Herringbone (cloth)

Donegal tweed (an example of herringbone)
Reversible camouflage HBTs

Herringbone, also called broken twill weave,[1] describes a distinctive V-shaped weaving pattern usually found in twill fabric. It is distinguished from a plain chevron by the break at reversal, which makes it resemble a broken zigzag. The pattern is called herringbone because it resembles the skeleton of a herring fish.[2] Herringbone-patterned fabric is usually wool, and is one of the most popular cloths used for suits and outerwear.[3] Tweed cloth is often woven with a herringbone pattern.

Fatigue uniforms made from cotton in this weave were used by several militaries during and after World War II; in US use, they were often called HBTs.[4][5]

See also

  • Herringbone pattern

References

  1. ^ Calasibetta, Charlotte Mankey (1988). Fairchild's dictionary of fashion. New York: Fairchild Publications. ISBN 0870056352. OCLC 17932099.
  2. ^ "The RL Style Guide | Glossary | Herringbone". Ralph Lauren. Archived from the original on 2011-10-05. Retrieved 2008-11-24.
  3. ^ Fashion Institute of Technology (2006). ""The Tailor's Art," Menswear Fabrics - A Glossary". The Museum at FIT. Archived from the original on 2013-06-05. Retrieved 2008-11-24.
  4. ^ Stanton, Shelby (1992). "Summer Work and Service Uniforms". U.S. Army Uniforms of the Korean War. Stackpole Books. pp. 86–98. ISBN 0811729524.
  5. ^ Robinson, Aaron (2009-08-19). "Storming Normandy in a World War II Jeep". Car and Driver. Hearst Magazine Media, Inc. Retrieved 2019-04-29.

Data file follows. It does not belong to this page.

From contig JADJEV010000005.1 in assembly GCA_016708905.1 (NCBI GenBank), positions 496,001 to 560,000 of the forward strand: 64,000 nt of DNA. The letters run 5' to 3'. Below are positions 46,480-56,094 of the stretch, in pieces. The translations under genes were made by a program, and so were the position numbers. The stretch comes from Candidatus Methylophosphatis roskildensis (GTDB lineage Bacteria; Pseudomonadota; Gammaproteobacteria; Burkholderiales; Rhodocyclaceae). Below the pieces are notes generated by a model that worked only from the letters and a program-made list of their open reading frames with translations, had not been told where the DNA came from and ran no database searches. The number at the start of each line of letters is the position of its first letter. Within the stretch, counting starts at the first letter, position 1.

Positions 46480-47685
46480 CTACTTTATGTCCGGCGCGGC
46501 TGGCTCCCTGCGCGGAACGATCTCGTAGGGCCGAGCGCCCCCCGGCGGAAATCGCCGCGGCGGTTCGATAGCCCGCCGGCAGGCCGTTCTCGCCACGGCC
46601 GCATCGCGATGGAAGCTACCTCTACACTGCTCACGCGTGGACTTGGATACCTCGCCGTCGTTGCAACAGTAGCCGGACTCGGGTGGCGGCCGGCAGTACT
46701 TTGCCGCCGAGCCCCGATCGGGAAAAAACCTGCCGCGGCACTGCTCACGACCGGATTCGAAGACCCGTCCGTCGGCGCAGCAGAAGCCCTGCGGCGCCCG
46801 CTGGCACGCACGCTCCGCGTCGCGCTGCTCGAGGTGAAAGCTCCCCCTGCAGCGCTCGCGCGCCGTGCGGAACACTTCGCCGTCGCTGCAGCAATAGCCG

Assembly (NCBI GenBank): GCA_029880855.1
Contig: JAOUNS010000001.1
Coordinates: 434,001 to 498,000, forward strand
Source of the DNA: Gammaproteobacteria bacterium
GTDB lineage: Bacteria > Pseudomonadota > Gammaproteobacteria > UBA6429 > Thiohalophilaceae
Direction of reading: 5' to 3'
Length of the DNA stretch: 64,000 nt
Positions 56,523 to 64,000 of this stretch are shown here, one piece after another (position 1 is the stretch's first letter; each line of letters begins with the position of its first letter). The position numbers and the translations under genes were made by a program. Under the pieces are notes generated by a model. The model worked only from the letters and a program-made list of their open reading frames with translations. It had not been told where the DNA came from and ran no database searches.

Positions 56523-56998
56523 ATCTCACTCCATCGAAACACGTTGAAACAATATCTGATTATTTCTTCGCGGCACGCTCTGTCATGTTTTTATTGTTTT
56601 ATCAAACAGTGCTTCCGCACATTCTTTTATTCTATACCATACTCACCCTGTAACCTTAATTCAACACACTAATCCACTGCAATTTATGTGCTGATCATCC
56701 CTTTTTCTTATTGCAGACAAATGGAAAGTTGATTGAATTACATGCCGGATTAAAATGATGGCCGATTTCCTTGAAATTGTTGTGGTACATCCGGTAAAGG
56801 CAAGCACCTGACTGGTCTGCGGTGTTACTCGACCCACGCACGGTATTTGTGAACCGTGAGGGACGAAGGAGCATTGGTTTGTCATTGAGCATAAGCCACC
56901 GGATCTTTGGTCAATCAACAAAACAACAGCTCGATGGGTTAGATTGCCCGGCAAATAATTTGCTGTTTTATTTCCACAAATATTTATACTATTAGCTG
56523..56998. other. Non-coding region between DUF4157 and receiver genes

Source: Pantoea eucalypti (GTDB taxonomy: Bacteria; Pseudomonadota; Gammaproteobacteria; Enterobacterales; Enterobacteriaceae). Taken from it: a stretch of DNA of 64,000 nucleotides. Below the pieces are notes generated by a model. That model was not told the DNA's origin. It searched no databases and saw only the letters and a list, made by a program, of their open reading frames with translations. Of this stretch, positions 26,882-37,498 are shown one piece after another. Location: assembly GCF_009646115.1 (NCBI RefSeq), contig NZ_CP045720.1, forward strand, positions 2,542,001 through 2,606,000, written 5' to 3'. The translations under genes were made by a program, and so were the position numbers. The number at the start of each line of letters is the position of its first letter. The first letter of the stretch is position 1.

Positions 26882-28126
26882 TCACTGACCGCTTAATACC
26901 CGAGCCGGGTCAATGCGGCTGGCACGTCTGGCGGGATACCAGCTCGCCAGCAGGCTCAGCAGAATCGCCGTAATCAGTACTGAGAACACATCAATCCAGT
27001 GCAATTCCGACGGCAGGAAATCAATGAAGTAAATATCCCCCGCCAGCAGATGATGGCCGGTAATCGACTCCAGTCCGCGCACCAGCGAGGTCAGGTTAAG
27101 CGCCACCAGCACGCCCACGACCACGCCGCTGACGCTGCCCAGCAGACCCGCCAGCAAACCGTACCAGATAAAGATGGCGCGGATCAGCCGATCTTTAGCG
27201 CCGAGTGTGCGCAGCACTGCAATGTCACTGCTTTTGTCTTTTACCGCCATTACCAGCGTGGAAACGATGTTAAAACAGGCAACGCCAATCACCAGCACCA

Media files used on this page

Jute nahtlos.png
Author/Creator: SoylentGreen, Licence: CC-BY-SA-3.0
Hessian Fabric made seamless. It will serve to create a normal map in Blender.
Batik Indonesia.jpg
Author/Creator: MartijnL, Licence: CC BY-SA 3.0 nl
Batik cloth purchased in Yogyakarta, Indonesia
MacLachlan hunting tartan (D. W. Stewart).svg
Author/Creator: , Licence: CC BY-SA 2.5
A representation of the Maclachlan hunting tartan. This tartan is the oldest tartan to bear the name MacLachlan. This tartan is referred to as the Old MacLachlan, MacLachlan, and Hunting MacLachlan. This sett was first published in Old & Rare Scottish Tartans by D. W. Stewart in 1893.
Thread count: Y6, W4, Bk32, G32, Y6, W4, R48.
Sources: MacLachlan Clan Tartan WR1710 MacLachlan Hunting Tartan
Donegal Tweed.JPG
Author/Creator: Toxophilus, Licence: CC BY-SA 4.0
Donegal Tweed fabric. With the characteristic small pieces of yarn in different colours.
Normandycamof.jpg
Private Joseph De Freitos of Yonkers (New York) of the 41st Armored Infantry Regiment, 2nd US Armored Division, heats his rations on a stove. Interestingly he is wearing a two piece herringbone twill (HBT) camouflage which was used by marines in the pacific, but was quickly abandoned in the European theater because of the similarity to the uniform of the SS.